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3,000 students in Baringo miss school reopening due to drought

3,000 students in Baringo miss school reopening due to drought.

More than ten schools serving 3,000 students in drought-stricken Baringo County have yet to reopen after parents fled with their children in search of food, water, and pasture for their livestock.

Aside from drought, the county and several others in the North Rift, including West Pokot and Turkana, are dealing with insecurity issues, with a teachers’ union threatening to withdraw its members from schools due to fears of attacks that have killed more than five people in the last week.

Thousands of Baringo residents have fled to Mukeluk, Akule, Lomut, and Masol in West Pokot, Samburu, and Uganda, where they can find food and water. Chesotim, Ng’aina, Toplen, Kapau, Kongor, Sukut, Embositit, Nasorot, and Katagh and Loyamoi ECDE centres are among those affected.

Simion Akoma, the headteacher at Chesotim Primary School, says he arrived on Monday to find the entire village deserted. By the time schools were closed last term, he had only five students out of 70.

He called the national and county governments to move quickly to provide water and food in affected areas so that students do not drop out.

On Tuesday, 85 students out of 315 attended Riong’o Primary School in Tiaty East.

According to Tirioko ward representative Sam Lourien, over 5,000 locals in the area have relocated to neighbouring West Pokot County in search of water and food for their children.

Tiaty West deputy county commissioner Jackton Orieny acknowledged the region’s dire situation but stated that some vulnerable families were receiving cash transfers from the government and other partners, including the Kenya Red Cross, to supplement their needs.

The fate of more than 5,000 learners and 500 teachers in Kerio Valley hangs in the balance, according to the branch secretary of the Kenya National Union of Teachers (Knut) in West Pokot, due to displacement caused by insecurity.

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Mr Martin Sembelo has asked teachers to stay away from schools until their safety is assured.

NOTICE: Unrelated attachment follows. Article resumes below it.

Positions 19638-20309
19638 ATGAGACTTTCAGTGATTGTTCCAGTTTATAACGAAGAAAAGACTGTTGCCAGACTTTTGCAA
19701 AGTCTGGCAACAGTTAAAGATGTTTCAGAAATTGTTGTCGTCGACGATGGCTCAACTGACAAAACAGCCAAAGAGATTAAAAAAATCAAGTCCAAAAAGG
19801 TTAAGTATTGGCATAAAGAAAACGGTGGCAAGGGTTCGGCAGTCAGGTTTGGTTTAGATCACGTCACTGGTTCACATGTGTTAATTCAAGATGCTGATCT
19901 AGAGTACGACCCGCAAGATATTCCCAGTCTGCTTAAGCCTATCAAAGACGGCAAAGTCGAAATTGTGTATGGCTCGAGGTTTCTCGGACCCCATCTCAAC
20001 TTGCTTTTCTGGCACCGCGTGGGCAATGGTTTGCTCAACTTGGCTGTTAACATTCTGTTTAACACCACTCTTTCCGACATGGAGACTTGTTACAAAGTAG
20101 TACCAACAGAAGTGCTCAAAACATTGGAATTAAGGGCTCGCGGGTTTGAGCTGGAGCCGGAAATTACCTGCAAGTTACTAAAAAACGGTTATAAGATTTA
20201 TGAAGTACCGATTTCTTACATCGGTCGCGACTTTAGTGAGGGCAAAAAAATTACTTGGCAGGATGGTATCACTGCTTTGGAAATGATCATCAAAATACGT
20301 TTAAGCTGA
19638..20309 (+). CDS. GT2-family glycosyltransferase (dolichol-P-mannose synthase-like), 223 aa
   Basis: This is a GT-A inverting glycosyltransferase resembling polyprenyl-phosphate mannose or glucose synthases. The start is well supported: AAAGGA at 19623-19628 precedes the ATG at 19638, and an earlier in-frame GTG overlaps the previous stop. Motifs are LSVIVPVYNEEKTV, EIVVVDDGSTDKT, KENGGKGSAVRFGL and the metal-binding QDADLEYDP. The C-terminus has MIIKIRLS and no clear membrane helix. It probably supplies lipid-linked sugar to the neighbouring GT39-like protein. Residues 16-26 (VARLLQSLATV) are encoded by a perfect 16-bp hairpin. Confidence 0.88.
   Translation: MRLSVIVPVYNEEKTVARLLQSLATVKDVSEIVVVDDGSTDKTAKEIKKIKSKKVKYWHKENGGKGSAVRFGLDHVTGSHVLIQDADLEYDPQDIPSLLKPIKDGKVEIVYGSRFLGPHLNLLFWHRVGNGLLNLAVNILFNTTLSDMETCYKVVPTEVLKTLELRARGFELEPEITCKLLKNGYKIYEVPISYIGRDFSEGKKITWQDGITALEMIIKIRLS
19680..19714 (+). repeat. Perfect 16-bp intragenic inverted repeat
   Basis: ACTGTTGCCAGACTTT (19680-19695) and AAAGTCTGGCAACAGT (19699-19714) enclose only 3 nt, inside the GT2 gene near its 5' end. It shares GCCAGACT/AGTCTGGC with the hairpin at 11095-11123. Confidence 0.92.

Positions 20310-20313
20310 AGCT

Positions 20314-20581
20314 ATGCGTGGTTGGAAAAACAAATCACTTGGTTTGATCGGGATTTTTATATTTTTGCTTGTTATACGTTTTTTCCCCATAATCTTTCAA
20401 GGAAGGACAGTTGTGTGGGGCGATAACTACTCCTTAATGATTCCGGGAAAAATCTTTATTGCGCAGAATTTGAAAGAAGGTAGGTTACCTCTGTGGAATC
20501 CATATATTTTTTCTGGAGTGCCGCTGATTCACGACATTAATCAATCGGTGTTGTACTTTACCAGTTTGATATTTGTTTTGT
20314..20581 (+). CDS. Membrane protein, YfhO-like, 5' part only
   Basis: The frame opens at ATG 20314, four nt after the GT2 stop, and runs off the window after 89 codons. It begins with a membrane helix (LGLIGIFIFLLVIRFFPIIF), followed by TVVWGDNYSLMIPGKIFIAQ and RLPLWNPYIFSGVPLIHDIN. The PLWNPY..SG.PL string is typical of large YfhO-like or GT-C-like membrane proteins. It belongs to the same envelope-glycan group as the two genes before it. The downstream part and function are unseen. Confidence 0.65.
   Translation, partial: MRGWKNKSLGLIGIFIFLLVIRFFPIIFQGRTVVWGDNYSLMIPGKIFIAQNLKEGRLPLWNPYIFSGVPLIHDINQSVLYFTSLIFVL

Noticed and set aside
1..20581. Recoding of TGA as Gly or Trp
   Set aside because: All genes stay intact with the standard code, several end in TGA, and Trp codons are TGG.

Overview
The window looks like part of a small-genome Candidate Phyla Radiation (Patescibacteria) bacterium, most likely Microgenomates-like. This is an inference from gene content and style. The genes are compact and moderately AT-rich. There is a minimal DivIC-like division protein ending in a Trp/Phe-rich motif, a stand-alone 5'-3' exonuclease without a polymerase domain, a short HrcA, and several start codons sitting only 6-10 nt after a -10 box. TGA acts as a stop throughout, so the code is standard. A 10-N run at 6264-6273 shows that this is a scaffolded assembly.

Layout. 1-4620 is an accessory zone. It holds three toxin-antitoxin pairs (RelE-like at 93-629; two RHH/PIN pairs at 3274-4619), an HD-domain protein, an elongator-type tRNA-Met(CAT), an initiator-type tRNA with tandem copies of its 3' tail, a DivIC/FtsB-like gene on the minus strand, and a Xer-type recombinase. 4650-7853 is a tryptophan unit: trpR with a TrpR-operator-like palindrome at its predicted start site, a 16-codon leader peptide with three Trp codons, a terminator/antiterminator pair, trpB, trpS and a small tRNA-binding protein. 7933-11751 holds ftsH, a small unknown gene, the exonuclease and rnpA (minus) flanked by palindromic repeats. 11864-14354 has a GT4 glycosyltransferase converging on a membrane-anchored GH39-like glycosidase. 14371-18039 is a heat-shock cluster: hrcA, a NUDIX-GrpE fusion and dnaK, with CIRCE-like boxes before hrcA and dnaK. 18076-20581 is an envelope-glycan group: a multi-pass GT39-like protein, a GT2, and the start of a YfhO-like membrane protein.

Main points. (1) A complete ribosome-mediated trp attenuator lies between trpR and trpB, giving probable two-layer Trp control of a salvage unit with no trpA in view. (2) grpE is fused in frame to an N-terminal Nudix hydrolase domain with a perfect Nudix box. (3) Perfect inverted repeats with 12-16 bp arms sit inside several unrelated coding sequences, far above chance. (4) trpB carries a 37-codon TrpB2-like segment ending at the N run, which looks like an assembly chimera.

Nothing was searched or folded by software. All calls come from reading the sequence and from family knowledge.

“We cannot keep our teachers in risky places,” he said.

In retaliatory attacks over the last three months, more than 50 people have been killed and hundreds of families have been displaced.

The most recent incident occurred last week in Cheptulel village, where bandits killed four people, including a teacher and two students.

Due to recurring attacks, more than ten schools in Chesegon, Central Pokot sub-county, face closure.

Cheptulel Girls, Cheptulel Boys, and Arpollo, Chesegon, Tirap, Akiriamet, Amarel, Lochakula, Kamulogon, Kapushen, Kamelei, Sapulmoi Charatat, Tilakai, and Chemalei primary schools are all affected.

Mr Sembelo yesterday urged the government to seize illegal firearms and prosecute those responsible for the attacks.

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He requested that the government establish permanent security camps as well as anti-stock theft camps as he expressed concern about the recent spate of killings along the border between West Pokot and Elgeyo Marakwet.

Mr Sembelo said schools require increased security, particularly during the school year, because there has been an increase in attacks by armed bandits in the area urging the government to provide every school with at least two police officers.

3,000 students in Baringo miss school reopening due to drought.

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